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I Water waves are waves because we can see them moving up and down, but electron waves?

  1. Nov 10, 2016 #1
    If we say electron behaves as wave, does this mean if we were able to see an electron, we would see it moving up and down?
  2. jcsd
  3. Nov 10, 2016 #2


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    Nope. These waves are only "probability waves", meaning that all the wave-like properties determine the probability of the electron being within some location when you observe it. Once you observe it, the wavefunction "collapses" and the electron appears in a single spot like a particle. If you follow up your first observation with subsequent ones, you will not find the electron moving or oscillating up and down. What it will actually be doing depends on the situation.
  4. Nov 10, 2016 #3
    No, the likelihood of finding it at a certain place will go up and down.
  5. Nov 10, 2016 #4


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    Not true. Unless the properties of the system change, then the probability of finding the electron at any location remains the same as before. As an example, if I observe that an electron exists around an atom in a specific location, call it X, the probability of it being at position Y remains the same as before unless I modified the system (the atom and electron in this case) by observing it, perhaps by exciting the electron to another energy level.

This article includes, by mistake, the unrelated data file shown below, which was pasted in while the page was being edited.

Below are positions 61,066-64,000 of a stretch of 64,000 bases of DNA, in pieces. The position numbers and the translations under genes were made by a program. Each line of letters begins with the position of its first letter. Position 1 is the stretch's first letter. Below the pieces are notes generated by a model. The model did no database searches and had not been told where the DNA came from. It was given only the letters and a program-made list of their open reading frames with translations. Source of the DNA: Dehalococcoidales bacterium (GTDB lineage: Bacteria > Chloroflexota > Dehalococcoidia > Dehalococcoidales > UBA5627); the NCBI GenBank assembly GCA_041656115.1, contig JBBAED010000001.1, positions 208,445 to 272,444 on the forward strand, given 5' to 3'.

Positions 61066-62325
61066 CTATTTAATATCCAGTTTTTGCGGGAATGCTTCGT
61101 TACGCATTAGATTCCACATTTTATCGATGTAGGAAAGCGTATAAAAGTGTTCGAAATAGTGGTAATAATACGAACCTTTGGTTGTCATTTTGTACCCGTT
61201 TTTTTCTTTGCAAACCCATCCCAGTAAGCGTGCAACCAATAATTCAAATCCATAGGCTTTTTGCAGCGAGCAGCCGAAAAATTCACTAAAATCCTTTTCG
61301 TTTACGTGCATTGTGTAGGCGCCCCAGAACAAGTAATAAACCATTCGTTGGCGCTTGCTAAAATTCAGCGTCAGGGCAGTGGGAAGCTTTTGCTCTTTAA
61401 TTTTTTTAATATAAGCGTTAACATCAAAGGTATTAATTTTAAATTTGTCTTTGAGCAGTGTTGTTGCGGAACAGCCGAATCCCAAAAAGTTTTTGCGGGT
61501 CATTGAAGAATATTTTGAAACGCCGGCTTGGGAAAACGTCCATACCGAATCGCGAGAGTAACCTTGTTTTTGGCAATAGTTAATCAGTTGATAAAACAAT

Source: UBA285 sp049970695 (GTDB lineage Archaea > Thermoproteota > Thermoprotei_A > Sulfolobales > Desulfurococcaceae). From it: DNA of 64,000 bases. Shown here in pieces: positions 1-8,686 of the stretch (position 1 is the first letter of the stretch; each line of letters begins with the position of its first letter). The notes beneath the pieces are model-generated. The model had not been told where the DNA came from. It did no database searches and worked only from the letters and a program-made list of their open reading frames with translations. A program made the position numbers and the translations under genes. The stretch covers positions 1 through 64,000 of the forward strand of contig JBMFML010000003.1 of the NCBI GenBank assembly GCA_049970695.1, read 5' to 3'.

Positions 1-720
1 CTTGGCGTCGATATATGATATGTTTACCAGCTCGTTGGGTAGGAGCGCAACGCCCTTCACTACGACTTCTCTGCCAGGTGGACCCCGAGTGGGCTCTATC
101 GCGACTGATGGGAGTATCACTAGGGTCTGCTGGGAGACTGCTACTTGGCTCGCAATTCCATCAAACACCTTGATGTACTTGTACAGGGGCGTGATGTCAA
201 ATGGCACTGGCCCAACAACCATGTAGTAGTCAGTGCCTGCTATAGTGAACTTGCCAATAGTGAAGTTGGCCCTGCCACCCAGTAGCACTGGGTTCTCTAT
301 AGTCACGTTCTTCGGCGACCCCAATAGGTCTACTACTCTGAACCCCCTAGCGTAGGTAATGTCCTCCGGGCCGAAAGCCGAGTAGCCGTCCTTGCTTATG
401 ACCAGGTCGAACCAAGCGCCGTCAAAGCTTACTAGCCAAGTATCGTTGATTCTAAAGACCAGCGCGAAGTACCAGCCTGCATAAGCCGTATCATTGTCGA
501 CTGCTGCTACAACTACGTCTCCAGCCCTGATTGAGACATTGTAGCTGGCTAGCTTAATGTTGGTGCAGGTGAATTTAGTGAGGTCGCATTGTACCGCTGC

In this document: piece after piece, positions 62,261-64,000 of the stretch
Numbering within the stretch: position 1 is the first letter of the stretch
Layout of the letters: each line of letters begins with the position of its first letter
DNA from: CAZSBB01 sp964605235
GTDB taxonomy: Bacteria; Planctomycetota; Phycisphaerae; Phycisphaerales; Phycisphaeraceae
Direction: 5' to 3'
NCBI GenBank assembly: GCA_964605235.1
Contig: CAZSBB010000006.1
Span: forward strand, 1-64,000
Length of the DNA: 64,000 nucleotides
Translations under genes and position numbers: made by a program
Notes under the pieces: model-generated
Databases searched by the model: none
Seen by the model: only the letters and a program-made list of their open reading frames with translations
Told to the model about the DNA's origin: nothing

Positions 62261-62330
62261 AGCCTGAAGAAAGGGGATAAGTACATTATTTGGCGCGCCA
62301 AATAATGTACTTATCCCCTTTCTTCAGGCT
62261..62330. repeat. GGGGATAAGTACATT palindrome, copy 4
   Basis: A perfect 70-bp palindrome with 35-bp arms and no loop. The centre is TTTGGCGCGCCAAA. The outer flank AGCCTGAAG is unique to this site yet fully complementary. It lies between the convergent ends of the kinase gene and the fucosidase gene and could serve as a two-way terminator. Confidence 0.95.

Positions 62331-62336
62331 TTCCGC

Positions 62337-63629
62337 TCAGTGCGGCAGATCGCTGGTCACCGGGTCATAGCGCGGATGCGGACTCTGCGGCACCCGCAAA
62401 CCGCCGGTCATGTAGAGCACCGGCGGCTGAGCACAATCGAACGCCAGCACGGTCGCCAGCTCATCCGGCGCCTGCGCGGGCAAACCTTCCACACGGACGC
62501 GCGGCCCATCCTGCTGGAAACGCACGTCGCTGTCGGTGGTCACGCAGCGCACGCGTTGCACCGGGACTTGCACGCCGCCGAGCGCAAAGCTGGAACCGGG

6. Nov 10, 2016 #5
    Agreed. More akin to a standing wave, which waves in space but not in time. A confined particle has that nature.
  7. Nov 10, 2016 #6


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    Electrons make Interference patterns like photons do in the double slit experiment. That implies some wave like properties.
  8. Nov 11, 2016 #7


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    It implies wave-like properties of the probability amplitude distribution of position (or momentum). In a guide wave theory the electron is a point, not a wave.

    Interference happens in a phase space unlike classical light.
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